It has been a year. A year since a doctor looked me in the eyes and said, “I have bad news.”
There is so much to say, and nothing to say. I’ve been writing and writing. There are a thousand moments, a billion thoughts, a zillion reflections.
Cancer leaves one with a multitude of things to adjust to.
Just this morning I was at the hospital for a routine test. It was nothing, just a follow-up, and I am sure I am fine. But my anxiety was high because being in the hospital hurts my throat and makes it hard to breathe.
I walked past the cancer clinic and felt this strange empty feeling, like I missed the place. The truth is that as much as I hope I never end up back there getting more treatments, it was a safe and hopeful place for me for a long time. Saying good-bye at the cancer center was a transitional moment and isn’t that just what life is full of?
Driving home I did some fire breathing to try to relax the vise in my throat. This is where you inhale deep and then drive the air up the back of your throat as you stick out your tongue and make a low “ahhhh” noise. It helps. Oddly.
I may have gotten some weird looks at the lights.
Oh, I’ve missed you, dear reader. I’ve been so stuck between wanting to say everything and needing to say nothing.
I wanted to tell you that my hands and feet feel like they’ve been stuck into a hive of bees, and that my joints and muscles hurt all the time. Chemotherapy damaged my nerves and addled my brain and made my ovaries fail. I didn’t lose my hair, though, so there’s that. Also, my tastebuds did rebound and I can taste my food again. I stop numerous times everyday while eating and think, “oh, this is soooo good!”
Sometimes I am struck by an immense feeling of gratitude to be finished with chemo and to be healed up from surgery and radiation. Being sore and numb and buzzy and fatigued is to be expected, and with time I will get better.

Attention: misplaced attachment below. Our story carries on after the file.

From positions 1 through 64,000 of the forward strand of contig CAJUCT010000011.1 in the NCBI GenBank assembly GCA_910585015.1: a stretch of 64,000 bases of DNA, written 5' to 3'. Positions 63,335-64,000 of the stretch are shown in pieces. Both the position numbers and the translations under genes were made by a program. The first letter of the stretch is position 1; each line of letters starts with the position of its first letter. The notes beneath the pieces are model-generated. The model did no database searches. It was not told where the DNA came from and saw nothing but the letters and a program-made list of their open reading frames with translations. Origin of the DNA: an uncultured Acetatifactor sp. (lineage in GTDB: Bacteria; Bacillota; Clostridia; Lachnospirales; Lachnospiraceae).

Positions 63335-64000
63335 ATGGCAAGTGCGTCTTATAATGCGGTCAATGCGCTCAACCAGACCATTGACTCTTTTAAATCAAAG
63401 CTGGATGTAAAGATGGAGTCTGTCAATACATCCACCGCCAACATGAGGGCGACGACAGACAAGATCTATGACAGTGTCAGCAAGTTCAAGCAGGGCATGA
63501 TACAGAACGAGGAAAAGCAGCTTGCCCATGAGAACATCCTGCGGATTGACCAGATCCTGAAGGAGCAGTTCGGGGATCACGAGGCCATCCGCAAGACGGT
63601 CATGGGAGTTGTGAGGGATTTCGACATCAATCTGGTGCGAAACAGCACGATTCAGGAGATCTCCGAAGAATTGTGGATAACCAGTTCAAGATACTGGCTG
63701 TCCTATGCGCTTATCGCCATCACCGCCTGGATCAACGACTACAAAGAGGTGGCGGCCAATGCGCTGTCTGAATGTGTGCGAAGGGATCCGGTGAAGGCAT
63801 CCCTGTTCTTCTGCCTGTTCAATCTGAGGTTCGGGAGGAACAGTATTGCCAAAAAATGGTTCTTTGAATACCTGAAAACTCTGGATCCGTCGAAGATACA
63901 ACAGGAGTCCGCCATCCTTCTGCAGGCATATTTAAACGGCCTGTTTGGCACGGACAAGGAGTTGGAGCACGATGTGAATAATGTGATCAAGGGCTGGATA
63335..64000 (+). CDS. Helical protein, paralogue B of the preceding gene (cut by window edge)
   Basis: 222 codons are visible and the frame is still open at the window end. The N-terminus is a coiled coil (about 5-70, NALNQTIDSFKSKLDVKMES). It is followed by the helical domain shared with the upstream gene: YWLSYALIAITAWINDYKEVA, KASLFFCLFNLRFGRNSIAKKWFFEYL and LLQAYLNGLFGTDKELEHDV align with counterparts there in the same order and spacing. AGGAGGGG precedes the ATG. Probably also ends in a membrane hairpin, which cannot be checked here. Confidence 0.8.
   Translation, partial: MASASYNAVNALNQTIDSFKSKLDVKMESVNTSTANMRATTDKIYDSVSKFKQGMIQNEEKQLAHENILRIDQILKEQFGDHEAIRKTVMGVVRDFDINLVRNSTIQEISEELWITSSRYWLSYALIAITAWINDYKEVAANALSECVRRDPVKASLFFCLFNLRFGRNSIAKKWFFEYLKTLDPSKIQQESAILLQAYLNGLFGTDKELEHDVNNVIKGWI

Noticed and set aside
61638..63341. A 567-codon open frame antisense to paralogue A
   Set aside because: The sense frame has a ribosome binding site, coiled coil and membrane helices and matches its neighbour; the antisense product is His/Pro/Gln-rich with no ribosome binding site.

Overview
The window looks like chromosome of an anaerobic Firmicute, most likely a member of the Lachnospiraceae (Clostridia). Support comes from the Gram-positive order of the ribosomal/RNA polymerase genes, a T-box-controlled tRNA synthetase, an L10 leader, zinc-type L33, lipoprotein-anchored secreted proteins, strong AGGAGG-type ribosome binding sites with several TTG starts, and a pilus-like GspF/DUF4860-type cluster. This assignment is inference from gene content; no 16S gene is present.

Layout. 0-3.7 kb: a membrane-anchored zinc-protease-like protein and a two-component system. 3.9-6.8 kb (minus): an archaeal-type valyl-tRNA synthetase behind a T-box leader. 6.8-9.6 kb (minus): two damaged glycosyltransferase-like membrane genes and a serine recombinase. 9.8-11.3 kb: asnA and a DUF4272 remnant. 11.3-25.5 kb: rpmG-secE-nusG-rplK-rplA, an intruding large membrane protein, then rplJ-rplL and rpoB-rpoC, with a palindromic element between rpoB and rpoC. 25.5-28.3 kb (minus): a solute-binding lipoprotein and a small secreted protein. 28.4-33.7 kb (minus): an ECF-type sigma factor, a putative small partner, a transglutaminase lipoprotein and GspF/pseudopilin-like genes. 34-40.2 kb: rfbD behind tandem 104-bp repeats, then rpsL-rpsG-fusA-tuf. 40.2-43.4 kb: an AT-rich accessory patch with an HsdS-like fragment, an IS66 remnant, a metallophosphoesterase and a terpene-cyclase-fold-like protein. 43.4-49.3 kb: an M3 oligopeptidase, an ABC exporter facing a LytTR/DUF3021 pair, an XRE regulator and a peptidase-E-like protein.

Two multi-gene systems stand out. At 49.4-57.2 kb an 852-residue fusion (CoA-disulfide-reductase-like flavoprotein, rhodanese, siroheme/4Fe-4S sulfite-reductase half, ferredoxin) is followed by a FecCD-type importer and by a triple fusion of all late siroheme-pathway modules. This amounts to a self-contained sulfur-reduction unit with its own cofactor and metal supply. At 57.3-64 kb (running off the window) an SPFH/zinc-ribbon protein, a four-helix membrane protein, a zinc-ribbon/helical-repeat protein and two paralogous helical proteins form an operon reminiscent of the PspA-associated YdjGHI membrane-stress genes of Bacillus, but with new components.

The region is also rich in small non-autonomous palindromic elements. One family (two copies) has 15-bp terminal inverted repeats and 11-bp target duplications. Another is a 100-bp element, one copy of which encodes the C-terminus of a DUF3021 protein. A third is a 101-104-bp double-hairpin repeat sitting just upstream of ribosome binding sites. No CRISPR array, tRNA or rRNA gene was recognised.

I am alive.
A year ago I missed my daughter’s performances in the Kiwanis Music Festival because I was in St. John’s getting radiation treatments. A year ago she played the part of “Fern” in Charlotte’s Web and I was not there because I was in the hospital.
This year I will be in the front row, for every single thing.
A year ago I prepared February birthday suppers for both my boys not knowing if I would be around to see their next birthday. I wrote in my journal, “Please, please let me be here next year for my kids. Just give me ten years, so I can help them grow up.”
And now I have the luxury of thinking I could live to be old.
It has been a year and I have learned to be careful about what I expose myself to. I have spent too many nights worrying because I made the mistake of consulting a website about recurrence statistics or because I have a new pain and I don’t know what it is.
My mom always says, “We will worry about it when there is really something to worry about, and not before.” And that is my mantra now.
It has been a year and I beat back the rushes each day, the nettles reaching up to sting me. The fog is lifting. The clean, blue lake of my life beckons. I will emerge from this gnarled foliage.
Cast your worries carelessly like garments on the shore, my friends. We will swim and swim.